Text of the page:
Thanks for your time

Thursday, May 23, 2019

Tim Conway, 1933-2019, Doris Day, 1922-2019, R.I.P.


I was incredibly saddened to hear of the May 14th death of comedian Tim Conway, at the age of eighty-five. (Although you'd never know it by the fact that it took me more than a week to get this post written and... errr... posted.)

My very first exposure to Mr. Conway was when he played Ensign Charles Parker on the World War II sitcom, McHale's Navy (1962-1966).


I then began following his TV career faithfully, although at times, it seemed like I was one of the only television viewers to do so.

 After McHale's Navy, the shows Conway starred in throughout the 1960s and into the 1970s all died fairly quickly.

From McHale's Navy, Conway went to Rango (1967), and then The Tim Conway Show (1970).

Rango (1967)

With Joe Flynn, who had played Captain Binghamton on McHale's Navy.
Both were regulars on The Tim Conway Show (1970).

Next, also in 1970, came The Tim Conway Comedy Hour. Maybe they felt that the word "comedy" would help sell the show as a... well... as a comedy? It did not. Personally, I enjoyed it. (Of course, I wasn't quite fourteen...) It had comedian Art Metrano as "The Tim Conway Orchestra" and a pre-All in the Family Sally Struthers as "The Tim Conway Dancer." Yes, dancer, not dancers. Folks, ya hadda be there!

The Tim Conway Comedy Hour

Conway joined the cast of Carol Burnett's show, which was imaginatively titled The Carol Burnett Show, during its 1975-1976 season, and he certainly seemed to have found his niche. He became well-known for making his fellow cast members -- primarily Harvey Korman -- crack up during filming, but Conway's comedic talents far surpassed that simple bit of business.


Conway's many regular characters on The Carol Burnett Show included Mr. Tudball (Carol played his incompetent secretary, Mrs. Wiggins)...


Mickey Hart in "The Family" sketches...


...and "The Oldest Man," who took forever to do anything or get anywhere. He even took a full minute or two to fall down a flight of stairs! Tim played the Oldest Man in countless scenarios.


One of my favorite Conway sketch roles was in an updated version of "Cinderella," where Tim played pop star "Elfin John!"


During the 1970s and into the 1980s, Conway did several films, many for Disney, and some (both Disney and non-Disney) co-starring Don Knotts.


After The Carol Burnett Show ended in 1978, Tim went on to do other TV shows, and began appearing as a diminutive character named Dorf.


I'll confess that I sort of lost track of Conway's career after The Carol Burnett Show, mainly due to the fact that my TV watching was rather limited during the late seventies and throughout most of the eighties. Having said that, the enjoyment he gave me throughout my youth cannot be measured.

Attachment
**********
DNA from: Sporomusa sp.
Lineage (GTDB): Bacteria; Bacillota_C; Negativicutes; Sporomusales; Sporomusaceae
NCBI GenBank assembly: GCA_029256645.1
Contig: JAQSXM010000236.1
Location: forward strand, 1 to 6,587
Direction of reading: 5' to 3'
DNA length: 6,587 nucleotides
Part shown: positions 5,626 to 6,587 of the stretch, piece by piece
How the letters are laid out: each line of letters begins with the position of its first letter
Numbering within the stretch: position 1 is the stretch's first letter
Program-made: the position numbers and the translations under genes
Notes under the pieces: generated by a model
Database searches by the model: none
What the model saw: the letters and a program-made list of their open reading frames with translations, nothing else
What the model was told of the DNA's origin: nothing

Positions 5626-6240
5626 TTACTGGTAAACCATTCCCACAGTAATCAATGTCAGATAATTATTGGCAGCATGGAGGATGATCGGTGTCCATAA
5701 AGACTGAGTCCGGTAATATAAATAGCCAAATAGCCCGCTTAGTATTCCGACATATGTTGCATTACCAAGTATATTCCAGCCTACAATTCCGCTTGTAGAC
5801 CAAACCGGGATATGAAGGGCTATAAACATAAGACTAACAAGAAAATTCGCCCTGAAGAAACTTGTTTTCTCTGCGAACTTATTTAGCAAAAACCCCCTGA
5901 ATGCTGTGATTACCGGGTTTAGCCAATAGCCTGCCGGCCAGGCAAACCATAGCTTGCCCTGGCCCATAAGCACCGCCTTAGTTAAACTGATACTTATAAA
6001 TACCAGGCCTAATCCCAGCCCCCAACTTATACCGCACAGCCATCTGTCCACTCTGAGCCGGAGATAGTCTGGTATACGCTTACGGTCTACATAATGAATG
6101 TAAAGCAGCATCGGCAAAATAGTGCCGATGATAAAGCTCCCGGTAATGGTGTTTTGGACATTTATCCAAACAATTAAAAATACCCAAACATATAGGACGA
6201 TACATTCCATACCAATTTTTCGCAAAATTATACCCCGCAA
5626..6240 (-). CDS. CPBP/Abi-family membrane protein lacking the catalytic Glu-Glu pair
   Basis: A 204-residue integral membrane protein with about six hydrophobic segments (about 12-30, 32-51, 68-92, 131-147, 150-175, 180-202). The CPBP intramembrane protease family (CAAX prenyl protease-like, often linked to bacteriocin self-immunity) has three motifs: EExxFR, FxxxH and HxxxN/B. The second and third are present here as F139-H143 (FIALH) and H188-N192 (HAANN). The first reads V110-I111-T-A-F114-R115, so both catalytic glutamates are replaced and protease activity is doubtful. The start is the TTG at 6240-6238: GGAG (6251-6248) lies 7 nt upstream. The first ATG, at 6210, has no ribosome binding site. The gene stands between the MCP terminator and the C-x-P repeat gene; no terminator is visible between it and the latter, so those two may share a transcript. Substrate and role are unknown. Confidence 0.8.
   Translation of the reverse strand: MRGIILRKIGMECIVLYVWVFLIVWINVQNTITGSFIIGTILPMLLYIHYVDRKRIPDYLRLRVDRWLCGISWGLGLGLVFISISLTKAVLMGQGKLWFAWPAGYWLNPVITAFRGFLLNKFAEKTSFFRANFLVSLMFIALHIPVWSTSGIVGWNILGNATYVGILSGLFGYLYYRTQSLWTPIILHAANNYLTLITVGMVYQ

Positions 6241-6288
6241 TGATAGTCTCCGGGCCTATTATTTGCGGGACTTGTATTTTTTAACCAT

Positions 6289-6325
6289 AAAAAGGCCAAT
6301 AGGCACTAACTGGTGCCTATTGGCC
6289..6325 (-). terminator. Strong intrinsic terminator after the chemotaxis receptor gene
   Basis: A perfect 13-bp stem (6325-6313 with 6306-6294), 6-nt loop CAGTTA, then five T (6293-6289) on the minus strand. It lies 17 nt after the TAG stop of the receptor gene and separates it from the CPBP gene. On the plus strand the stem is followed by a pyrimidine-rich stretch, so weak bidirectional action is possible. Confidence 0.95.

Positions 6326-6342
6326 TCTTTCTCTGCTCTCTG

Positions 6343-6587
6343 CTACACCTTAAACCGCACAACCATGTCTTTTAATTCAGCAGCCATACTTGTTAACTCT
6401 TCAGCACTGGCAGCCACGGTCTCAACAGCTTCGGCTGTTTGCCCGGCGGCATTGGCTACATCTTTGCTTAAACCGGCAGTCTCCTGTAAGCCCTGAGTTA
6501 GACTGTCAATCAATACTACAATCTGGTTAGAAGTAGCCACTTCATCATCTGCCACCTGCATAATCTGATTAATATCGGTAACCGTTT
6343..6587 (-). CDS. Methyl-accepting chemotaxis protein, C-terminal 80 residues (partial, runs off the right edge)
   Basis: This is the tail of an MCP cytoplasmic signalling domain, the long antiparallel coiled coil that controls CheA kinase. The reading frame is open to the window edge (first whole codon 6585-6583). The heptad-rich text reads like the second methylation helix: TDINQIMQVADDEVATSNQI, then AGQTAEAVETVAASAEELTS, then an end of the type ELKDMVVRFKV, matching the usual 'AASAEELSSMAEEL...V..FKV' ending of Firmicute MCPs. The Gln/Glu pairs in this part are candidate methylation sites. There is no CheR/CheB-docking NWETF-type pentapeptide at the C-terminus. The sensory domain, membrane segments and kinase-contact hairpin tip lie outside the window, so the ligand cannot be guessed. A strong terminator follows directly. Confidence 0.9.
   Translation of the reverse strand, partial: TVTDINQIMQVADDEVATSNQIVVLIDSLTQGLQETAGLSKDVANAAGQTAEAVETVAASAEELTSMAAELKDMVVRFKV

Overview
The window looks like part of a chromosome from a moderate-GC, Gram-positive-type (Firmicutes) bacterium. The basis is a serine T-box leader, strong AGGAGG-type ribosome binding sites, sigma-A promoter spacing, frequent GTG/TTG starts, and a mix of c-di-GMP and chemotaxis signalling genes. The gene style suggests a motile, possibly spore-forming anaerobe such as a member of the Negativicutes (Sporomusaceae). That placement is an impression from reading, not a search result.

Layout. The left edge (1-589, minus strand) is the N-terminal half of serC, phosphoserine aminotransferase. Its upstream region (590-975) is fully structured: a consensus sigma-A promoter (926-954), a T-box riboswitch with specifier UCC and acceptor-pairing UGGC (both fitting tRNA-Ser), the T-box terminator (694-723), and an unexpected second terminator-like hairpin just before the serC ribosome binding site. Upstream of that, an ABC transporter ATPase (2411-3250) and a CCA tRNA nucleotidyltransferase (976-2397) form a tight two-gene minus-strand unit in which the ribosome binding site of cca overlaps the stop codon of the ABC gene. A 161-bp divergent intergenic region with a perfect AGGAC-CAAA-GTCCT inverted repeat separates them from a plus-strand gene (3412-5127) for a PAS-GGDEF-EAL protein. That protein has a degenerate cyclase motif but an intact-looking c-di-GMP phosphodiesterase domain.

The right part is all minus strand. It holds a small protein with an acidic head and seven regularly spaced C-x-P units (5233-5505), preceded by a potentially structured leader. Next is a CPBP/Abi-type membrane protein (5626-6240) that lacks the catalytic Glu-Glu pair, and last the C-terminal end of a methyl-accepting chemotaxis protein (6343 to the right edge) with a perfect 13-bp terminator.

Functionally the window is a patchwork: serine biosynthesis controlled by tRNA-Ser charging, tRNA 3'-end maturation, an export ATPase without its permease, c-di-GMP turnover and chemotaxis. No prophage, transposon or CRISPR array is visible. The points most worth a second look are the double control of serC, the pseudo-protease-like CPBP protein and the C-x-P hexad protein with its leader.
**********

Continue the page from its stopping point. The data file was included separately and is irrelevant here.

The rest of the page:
* * * * *


Unfortunately, this is one of those "kiss of death" things which I often half-heartedly joke about on this blog.

A little over a week ago, on a Friday night, I was going through my hall closet, a closet which contains mostly hardcover and paperback books, and numerous magazines. I removed several items which I plan to have signed by various comic book personalities and TV/movie celebrities at this summer's TerrifiCon in Connecticut. I also "pulled" a few that I decided to part with by (hopefully) selling them at the flea market where I set up every Sunday.

One of several books I brought to the flea market was a biography of singer, actress, and animal rights activist Doris Day. I placed the book out for sale on Sunday, May 12th. She died the very next day, aged ninety-seven.


I wasn't very familiar with Doris Day's singing career until I was an adult. I did know her as a movie and television actress.

My favorite film of hers was 1961's Lover Come Back, where her co-star was Rock Hudson, and their supporting cast included Tony Randall, Edie Adams, Ann B. Davis, and Donna Douglas, and Tim Conway's old foil, Joe Flynn!


Her TV series, The Doris Day Show (Where do they get these titles?!?), was notorious for being plagued by constant cast and format changes throughout its five-year run.


Although I always enjoyed her work, I was never a huge fan of Doris Day's, hence the brevity of this so-called tribute, but thought her worthy of inclusion here, especially to make yet one more reference to that whole "kiss of death" syndrome which keeps occurring on this blog.

Thanks for your time.